Plaintiff resides in an apartment in Washington, D.C. She alleges that similar to her lawsuit against Cube Smart, O'Connor v. Dep't of Insurance, Securities and Banking, No. 19-cv-3245 (UNA), the lead defendant in this case, Extra Space Storage, charged her "for non-existent personal property insurance on her property" that was stored at defendant's rental unit "from May to November 2019." Amended Compl. at 1, ECF No. 3. Plaintiff alleges that Extra Space offered no option to purchase or to refuse the insurance but instead forced her to pay "[t]he small amount of $11.00 monthly" by "automatically" including the charge in her monthly billing statement. Id. Plaintiff "surmises," among other things, that Extra Space Storage "is scamming consumers on a nationwide basis... by charging consumers for non-existence individual insurance coverage." Id. at 2. In addition to Extra Space Storage and officers of that company, plaintiff has sued three other companies and their respective officers or executives based on their employees' alleged responses to plaintiffs inquiries about obtaining a copy of her insurance policy covering the stored property. Plaintiff seeks $20 million for Negligence; $20 million for violations of the Racketeer Influenced and Corrupt Organizations Act ("RICO"); $20 million for violations of the Federal Trade Commission Act; and $20 million each for "Intentional Acts" and "Bad Faith Dealings." Am. Compl. at 3-4. Her "basic claim" for "compensatory damages begins at One Hundred Million Dollars." Id. at 4-5.

         1. Federal Question Jurisdiction

         The complaint fails to present a federal question. First, the Federal Trade Commission Act plaintiff has invoked is "enforced exclusively" by the Federal Trade Commission, and it "does not provide for a private cause of action." Samuel v. Wells Fargo & Co., 311 F.Supp.3d 10, 20 (D.D.C. 2018) (citations and internal quotation marks omitted).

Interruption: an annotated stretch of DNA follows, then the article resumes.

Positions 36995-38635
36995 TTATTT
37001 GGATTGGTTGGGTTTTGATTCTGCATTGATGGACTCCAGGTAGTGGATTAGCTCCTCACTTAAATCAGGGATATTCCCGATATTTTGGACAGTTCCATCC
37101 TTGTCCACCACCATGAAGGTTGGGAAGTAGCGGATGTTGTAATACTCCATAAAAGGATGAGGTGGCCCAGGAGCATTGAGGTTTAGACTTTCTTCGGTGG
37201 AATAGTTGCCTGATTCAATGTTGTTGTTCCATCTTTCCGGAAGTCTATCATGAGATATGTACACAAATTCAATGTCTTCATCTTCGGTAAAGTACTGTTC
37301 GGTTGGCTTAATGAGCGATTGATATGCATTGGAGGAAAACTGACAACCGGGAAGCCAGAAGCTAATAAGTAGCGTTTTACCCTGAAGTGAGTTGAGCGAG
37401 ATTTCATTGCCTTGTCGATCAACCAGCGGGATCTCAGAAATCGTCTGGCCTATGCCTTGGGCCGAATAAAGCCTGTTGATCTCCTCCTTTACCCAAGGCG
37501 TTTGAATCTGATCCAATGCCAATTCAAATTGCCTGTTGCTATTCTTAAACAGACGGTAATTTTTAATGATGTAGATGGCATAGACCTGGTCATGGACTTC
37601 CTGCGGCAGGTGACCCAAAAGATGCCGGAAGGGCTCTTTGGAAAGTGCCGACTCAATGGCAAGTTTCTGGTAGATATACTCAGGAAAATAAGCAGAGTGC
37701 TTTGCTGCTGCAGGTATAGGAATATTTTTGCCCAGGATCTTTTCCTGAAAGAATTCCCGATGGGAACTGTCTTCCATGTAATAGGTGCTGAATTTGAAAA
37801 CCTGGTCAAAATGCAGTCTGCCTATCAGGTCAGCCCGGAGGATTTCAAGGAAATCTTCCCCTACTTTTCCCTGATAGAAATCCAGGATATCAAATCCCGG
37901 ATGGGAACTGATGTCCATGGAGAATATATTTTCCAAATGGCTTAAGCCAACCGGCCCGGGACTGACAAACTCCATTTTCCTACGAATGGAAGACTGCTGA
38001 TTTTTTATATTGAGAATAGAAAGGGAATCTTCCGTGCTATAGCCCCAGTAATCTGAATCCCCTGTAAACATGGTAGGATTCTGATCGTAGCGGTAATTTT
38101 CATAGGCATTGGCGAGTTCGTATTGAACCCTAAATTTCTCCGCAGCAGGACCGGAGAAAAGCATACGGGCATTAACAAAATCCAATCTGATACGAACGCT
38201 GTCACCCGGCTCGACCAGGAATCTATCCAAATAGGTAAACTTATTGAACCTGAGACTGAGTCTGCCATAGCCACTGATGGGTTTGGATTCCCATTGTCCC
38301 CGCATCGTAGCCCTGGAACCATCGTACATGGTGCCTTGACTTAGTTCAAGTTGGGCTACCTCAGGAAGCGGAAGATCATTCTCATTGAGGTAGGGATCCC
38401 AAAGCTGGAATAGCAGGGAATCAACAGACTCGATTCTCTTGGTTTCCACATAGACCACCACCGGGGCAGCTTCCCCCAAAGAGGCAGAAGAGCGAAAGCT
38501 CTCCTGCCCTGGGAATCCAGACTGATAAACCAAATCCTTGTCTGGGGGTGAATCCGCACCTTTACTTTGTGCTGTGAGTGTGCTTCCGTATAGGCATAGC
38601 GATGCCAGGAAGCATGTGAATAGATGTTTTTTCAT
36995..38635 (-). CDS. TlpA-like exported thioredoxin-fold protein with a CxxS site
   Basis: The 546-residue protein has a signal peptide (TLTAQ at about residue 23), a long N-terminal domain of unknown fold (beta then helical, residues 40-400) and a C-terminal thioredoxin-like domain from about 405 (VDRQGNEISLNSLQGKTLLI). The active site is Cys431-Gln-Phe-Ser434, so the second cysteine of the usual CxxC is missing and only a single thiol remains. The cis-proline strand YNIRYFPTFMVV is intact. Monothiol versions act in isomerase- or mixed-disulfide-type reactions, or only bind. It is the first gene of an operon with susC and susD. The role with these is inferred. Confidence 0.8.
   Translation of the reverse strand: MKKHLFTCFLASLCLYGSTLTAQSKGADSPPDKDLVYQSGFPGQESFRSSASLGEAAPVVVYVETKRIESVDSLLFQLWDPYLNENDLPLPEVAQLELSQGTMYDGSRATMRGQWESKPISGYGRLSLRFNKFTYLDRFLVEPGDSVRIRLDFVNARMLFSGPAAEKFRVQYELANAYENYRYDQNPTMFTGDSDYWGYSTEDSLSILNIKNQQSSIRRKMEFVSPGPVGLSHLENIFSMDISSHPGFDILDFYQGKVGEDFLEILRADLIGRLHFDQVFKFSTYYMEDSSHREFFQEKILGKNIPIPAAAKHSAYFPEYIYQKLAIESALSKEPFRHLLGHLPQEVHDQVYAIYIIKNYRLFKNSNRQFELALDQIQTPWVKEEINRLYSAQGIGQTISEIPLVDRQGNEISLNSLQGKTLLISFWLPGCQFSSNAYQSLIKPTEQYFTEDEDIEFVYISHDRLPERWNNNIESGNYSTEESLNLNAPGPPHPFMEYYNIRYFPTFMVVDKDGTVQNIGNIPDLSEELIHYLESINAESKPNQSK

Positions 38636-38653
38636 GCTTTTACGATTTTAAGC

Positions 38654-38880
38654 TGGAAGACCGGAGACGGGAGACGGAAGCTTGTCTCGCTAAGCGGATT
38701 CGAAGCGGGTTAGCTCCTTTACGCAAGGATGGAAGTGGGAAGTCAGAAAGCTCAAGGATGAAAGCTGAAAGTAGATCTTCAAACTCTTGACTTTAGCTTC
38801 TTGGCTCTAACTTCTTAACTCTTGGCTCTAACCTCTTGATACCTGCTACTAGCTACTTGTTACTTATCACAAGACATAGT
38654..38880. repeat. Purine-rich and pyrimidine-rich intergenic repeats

Second, the RICO Act provides that "any person injured in his business or property by reason of a violation of section 1962" may sue for treble damages in district court. 18 U.S.C. § 1964(c). Plaintiff has not alleged such an injury. Regardless, § 1962 makes it unlawful for any person to receive "any income derived, directly or indirectly, from a pattern of racketeering activity ...," and "[racketeering activity" encompasses "any act which is indictable" under a specific list of federal criminal offenses known as "predicate offense[s]." 18 U.S.C. § 1961(1)(B); RJR Nabisco, Inc. v. European Cmty., 136 S.Ct. 2090, 2096-97 (2016). Plaintiffs conclusory RICO allegation, Am. Compl. at 3, satisfies none of the foregoing requirements. See Edmondson & Gallagher v. Alban Towers Tenants Ass'n, 48 F.3d 1260, 1264-65 (D.C. Cir. 1995) (addressing factors). And claims, such as this, that are "insubstantial" or "otherwise completely devoid of merit as not to involve a federal controversy" deprive the Court of subject matter jurisdiction. Steel Co. v. Citizens for a Better Env't, 523 U.S. 83, 89 (1998).

         2. Diversity Jurisdiction

         The complaint also provides no. basis to proceed in diversity. Plaintiff has pled no facts from which the Court can ascertain her citizenship and that of each defendant. Even if she had, the Court finds with "legal certainty" that plaintiffs claims are "really for less than" $75, 000 and are not made in good faith. The claims are based on a total insurance charge of at most $77.00 (allegedly $11.00 added to plaintiffs monthly storage bill between May and November 2019), which even plaintiff admits is "small." Am. Compl. at 1.

         For the foregoing reasons, this case will be dismissed for want of jurisdiction. A separate order ...